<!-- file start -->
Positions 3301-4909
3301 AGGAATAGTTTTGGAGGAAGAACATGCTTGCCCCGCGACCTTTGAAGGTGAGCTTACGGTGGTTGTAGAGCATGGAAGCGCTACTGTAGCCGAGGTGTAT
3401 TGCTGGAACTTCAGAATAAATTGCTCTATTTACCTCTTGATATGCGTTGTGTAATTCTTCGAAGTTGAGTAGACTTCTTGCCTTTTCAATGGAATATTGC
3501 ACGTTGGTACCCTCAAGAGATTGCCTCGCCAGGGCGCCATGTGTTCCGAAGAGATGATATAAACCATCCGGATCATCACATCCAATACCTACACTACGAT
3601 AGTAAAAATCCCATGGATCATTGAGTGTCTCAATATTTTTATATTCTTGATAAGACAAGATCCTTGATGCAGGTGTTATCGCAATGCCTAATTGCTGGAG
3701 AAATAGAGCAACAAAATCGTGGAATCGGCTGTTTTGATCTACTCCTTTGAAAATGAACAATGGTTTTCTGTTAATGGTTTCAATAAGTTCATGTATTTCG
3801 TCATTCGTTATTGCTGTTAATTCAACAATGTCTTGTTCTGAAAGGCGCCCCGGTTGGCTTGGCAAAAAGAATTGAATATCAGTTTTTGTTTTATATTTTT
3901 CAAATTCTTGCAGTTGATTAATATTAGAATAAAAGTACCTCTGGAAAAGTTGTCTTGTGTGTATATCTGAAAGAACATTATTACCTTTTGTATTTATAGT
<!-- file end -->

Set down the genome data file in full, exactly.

Positions 3301-4909
3301 AGGAATAGTTTTGGAGGAAGAACATGCTTGCCCCGCGACCTTTGAAGGTGAGCTTACGGTGGTTGTAGAGCATGGAAGCGCTACTGTAGCCGAGGTGTAT
3401 TGCTGGAACTTCAGAATAAATTGCTCTATTTACCTCTTGATATGCGTTGTGTAATTCTTCGAAGTTGAGTAGACTTCTTGCCTTTTCAATGGAATATTGC
3501 ACGTTGGTACCCTCAAGAGATTGCCTCGCCAGGGCGCCATGTGTTCCGAAGAGATGATATAAACCATCCGGATCATCACATCCAATACCTACACTACGAT
3601 AGTAAAAATCCCATGGATCATTGAGTGTCTCAATATTTTTATATTCTTGATAAGACAAGATCCTTGATGCAGGTGTTATCGCAATGCCTAATTGCTGGAG
3701 AAATAGAGCAACAAAATCGTGGAATCGGCTGTTTTGATCTACTCCTTTGAAAATGAACAATGGTTTTCTGTTAATGGTTTCAATAAGTTCATGTATTTCG
3801 TCATTCGTTATTGCTGTTAATTCAACAATGTCTTGTTCTGAAAGGCGCCCCGGTTGGCTTGGCAAAAAGAATTGAATATCAGTTTTTGTTTTATATTTTT
3901 CAAATTCTTGCAGTTGATTAATATTAGAATAAAAGTACCTCTGGAAAAGTTGTCTTGTGTGTATATCTGAAAGAACATTATTACCTTTTGTATTTATAGT